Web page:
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Genomic insights into drug resistance and virulence platforms, CRISPR-Cas systems and phylogeny of commensal E. Coli from wildlife

Abstract: Commensal bacteria act as important reservoirs of virulence and resistance genes. However, existing data are generally only focused on the analysis of human or human-related bacterial populations. There is a lack of genomic studies regarding commensal bacteria from hosts less exposed to antibiotics and other selective forces due to human activities, such as wildlife. In the present study, the genomes of thirty-eight E. coli strains from the gut of various wild animals were sequenced. The analysis of their accessory genome yielded a better understanding of the role of the mobilome on inter-bacterial dissemination of mosaic virulence and resistance plasmids. The study of the presence and composition of the CRISPR/Cas systems in E. coli from wild animals showed some viral and plasmid sequences among the spacers, as well as the relationship between CRISPR/Cas and E. coli phylogeny. Further, we constructed a single nucleotide polymorphisms-based core tree with E. coli strains from different sources (humans, livestock, food and extraintestinal environments). Bacteria from humans or highly human-influenced settings exhibit similar genetic patterns in CRISPR-Cas systems, plasmids or virulence/resistance genes-carrying modules. These observations, together with the absence of significant genetic changes in their core genome, suggest an ongoing flow of both mobile elements and E. coli lineages between human and natural ecosystems.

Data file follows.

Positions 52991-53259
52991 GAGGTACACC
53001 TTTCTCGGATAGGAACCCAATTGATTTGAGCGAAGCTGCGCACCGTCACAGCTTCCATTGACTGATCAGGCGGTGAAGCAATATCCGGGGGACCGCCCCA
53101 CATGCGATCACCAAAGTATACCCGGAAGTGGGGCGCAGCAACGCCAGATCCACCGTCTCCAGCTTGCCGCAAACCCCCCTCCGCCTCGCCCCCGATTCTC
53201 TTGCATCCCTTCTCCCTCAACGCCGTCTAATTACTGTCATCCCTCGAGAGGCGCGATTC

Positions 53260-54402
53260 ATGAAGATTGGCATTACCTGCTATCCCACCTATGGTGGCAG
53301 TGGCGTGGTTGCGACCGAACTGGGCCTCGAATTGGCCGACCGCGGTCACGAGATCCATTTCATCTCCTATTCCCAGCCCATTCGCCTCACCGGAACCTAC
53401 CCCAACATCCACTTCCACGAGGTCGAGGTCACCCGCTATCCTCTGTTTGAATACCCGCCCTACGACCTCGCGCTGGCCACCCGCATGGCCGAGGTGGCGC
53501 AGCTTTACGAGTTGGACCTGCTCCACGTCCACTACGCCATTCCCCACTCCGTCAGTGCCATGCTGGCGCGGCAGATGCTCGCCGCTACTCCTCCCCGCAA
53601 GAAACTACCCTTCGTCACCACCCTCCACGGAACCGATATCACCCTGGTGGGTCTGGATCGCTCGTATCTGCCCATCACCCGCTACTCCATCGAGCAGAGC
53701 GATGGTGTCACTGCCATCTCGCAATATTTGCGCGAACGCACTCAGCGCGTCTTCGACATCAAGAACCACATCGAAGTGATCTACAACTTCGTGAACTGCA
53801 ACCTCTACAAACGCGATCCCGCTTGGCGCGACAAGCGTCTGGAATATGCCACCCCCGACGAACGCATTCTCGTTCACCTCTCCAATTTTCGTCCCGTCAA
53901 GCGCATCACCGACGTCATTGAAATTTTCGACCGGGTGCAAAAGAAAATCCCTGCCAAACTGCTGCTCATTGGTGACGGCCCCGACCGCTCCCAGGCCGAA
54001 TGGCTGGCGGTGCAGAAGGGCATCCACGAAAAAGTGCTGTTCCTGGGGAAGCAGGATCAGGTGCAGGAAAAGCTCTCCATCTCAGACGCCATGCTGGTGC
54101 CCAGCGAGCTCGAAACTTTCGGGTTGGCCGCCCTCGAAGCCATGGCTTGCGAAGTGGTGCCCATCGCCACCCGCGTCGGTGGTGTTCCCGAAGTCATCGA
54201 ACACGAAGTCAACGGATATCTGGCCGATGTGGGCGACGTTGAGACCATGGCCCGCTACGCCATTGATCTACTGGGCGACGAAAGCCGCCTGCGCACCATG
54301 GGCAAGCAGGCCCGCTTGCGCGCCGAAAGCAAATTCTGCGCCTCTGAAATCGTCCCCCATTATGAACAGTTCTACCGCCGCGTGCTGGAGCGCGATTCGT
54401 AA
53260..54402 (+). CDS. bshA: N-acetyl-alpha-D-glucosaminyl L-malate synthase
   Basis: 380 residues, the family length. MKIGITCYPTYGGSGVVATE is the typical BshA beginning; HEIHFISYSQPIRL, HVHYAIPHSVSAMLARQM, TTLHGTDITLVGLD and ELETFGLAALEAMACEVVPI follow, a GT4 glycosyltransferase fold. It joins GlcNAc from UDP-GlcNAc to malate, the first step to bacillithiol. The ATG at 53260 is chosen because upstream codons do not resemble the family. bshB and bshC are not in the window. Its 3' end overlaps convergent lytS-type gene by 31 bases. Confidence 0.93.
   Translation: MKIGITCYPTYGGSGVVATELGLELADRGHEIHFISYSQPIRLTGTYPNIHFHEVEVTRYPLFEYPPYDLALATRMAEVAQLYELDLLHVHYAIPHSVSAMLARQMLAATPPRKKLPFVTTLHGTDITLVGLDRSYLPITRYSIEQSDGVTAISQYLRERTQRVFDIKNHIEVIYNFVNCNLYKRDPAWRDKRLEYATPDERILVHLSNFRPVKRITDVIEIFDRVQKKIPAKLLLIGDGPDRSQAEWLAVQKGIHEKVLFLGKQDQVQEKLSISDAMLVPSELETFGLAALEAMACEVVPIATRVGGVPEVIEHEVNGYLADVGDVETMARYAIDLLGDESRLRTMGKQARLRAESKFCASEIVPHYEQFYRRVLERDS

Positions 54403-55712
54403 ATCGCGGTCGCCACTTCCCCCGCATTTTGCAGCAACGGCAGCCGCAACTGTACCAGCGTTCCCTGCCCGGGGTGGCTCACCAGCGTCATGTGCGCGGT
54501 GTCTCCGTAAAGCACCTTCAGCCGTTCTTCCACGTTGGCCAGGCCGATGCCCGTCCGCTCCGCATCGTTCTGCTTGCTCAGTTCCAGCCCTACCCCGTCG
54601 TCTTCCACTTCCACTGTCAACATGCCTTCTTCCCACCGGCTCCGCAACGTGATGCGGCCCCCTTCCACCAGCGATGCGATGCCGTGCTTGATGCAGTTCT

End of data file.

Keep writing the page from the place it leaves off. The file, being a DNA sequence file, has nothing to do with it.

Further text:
Autoría: Alonso C.A., de Toro M., de la Cruz F., Torres C.,

 Fuente: Microorganisms . 2021 May 5;9(5):999

 Año de publicación: 2021

Nº de páginas: 23

Tipo de publicación: Artículo de Revista

 DOI: 10.3390/microorganisms9050999

ISSN: 2076-2607

Proyecto español: SAF2016-76571-R

Url de la publicación: https://doi.org/10.3390/ microorganisms9050999